Government seeks to increase quarantine checks on travellers to England
The number of checks on people who have to quarantine at home after travelling into England could be set to double.
The Government is looking for contractors to carry out further visits on people who have to quarantine for 10 days either at home or at a managed hotel.
Under the new contract, the Government could “more than double the number of compliance checks on those who must quarantine at home in England following international travel”, according to the Home Office.
Police officers have already been carrying out checks on those self-isolating at home, making up to 1,000 home visits per day.
Travellers who arrive from abroad must quarantine or face a £1,000 fine that could rise to £10,000 for repeat offences.
Of its search to find new contractors to carry out compliance visits, which was launched on Thursday, the Home Office said that anyone who is found not to be quarantining at home may find that “the relevant information” is passed to the police.
A fixed penalty notice could be issued by the police who will look into the situation.
The contractors will not have any formal enforcement powers.
The tender process runs to March 25 and the contract is expected to be in place by early April.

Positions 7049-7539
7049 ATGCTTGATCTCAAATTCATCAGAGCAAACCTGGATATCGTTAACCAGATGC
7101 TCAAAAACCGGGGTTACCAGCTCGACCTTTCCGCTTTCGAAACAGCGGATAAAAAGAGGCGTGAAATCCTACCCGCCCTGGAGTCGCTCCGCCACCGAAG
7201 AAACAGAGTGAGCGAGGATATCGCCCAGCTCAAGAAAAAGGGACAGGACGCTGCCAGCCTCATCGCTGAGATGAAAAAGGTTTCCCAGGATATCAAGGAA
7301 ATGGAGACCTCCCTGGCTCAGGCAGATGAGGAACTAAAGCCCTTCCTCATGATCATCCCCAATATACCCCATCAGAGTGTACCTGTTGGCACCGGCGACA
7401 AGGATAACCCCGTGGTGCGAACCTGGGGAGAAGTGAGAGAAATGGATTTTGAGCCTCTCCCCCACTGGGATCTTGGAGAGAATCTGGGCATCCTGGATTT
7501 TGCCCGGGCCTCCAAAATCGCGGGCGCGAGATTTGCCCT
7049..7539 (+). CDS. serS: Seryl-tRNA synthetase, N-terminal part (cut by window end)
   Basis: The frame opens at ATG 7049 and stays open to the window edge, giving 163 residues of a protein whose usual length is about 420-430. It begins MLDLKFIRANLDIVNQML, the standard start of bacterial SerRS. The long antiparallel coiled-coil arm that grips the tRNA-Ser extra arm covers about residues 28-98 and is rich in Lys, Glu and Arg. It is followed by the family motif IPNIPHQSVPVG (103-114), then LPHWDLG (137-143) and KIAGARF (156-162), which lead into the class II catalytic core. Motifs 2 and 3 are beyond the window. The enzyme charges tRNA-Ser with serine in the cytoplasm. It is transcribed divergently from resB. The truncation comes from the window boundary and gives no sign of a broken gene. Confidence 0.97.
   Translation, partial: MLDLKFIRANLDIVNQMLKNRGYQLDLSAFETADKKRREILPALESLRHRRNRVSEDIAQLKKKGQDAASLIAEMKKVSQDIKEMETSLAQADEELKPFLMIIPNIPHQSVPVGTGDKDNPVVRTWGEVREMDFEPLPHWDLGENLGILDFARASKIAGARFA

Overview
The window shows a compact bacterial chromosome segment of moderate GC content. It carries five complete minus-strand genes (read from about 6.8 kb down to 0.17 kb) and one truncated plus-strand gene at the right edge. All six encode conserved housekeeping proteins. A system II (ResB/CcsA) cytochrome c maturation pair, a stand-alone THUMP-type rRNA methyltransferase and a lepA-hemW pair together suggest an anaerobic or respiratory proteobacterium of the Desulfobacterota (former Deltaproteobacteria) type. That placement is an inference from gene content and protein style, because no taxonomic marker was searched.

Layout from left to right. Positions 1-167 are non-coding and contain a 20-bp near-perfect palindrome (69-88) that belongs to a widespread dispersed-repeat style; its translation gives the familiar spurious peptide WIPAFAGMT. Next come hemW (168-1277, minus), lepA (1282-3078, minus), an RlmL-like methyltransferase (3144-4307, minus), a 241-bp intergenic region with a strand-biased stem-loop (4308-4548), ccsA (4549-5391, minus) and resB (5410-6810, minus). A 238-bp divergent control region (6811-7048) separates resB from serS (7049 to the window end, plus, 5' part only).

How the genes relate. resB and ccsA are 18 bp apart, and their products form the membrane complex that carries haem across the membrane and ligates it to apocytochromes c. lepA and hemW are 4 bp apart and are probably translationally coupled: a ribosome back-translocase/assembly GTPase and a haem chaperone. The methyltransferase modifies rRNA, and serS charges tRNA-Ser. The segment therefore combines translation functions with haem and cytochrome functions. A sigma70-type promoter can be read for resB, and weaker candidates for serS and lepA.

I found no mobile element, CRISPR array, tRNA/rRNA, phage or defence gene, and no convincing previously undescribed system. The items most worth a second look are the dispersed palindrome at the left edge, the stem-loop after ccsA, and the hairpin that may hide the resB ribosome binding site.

The aim is to ensure that travellers are sticking to the coronavirus rules.
Checks are already being carried out by the Isolation Assurance Service in which they contact everyone who is staying in England and Northern Ireland who has returned from a non-red list country.
People are called in order to check their status and to provide advice on the need to self-isolate and what to do if they are experiencing symptoms.
They are also given information about taking tests on day two and day eight of their self-isolation period.
Earlier this month, Sitel UK, the contractors responsible for carrying out checks on travellers, said it was “in discussions” with the Government on increasing the number of calls made to ensure people are sticking to the 10-day self-isolation laws after arriving in the country.
People are currently called up to three times over a three-day period until they successfully answer the phone and confirm they understand the rules and are abiding by them.
Ian Conduit, Sitel UK’s director of business development, told the Commons Home Affairs Committee: “We are in discussions with PHE (Public Health England) and DHSC (the Department of Health and Social Care) about contacting everybody for every day of their isolation and we are just waiting for that policy to be defined so, effectively, if it is agreed, (we can) roll that out.”
The company calls people who must isolate at home after travel and not those who are subject to hotel quarantine because they have arrived from a “red list” country.
The number of calls made fluctuates each day depending on the number of arrivals, but can range from 6,000 to 17,000, Mr Conduit said, adding the firm deals on average with up to 20,000 contacts a day and this could be expanded if needed.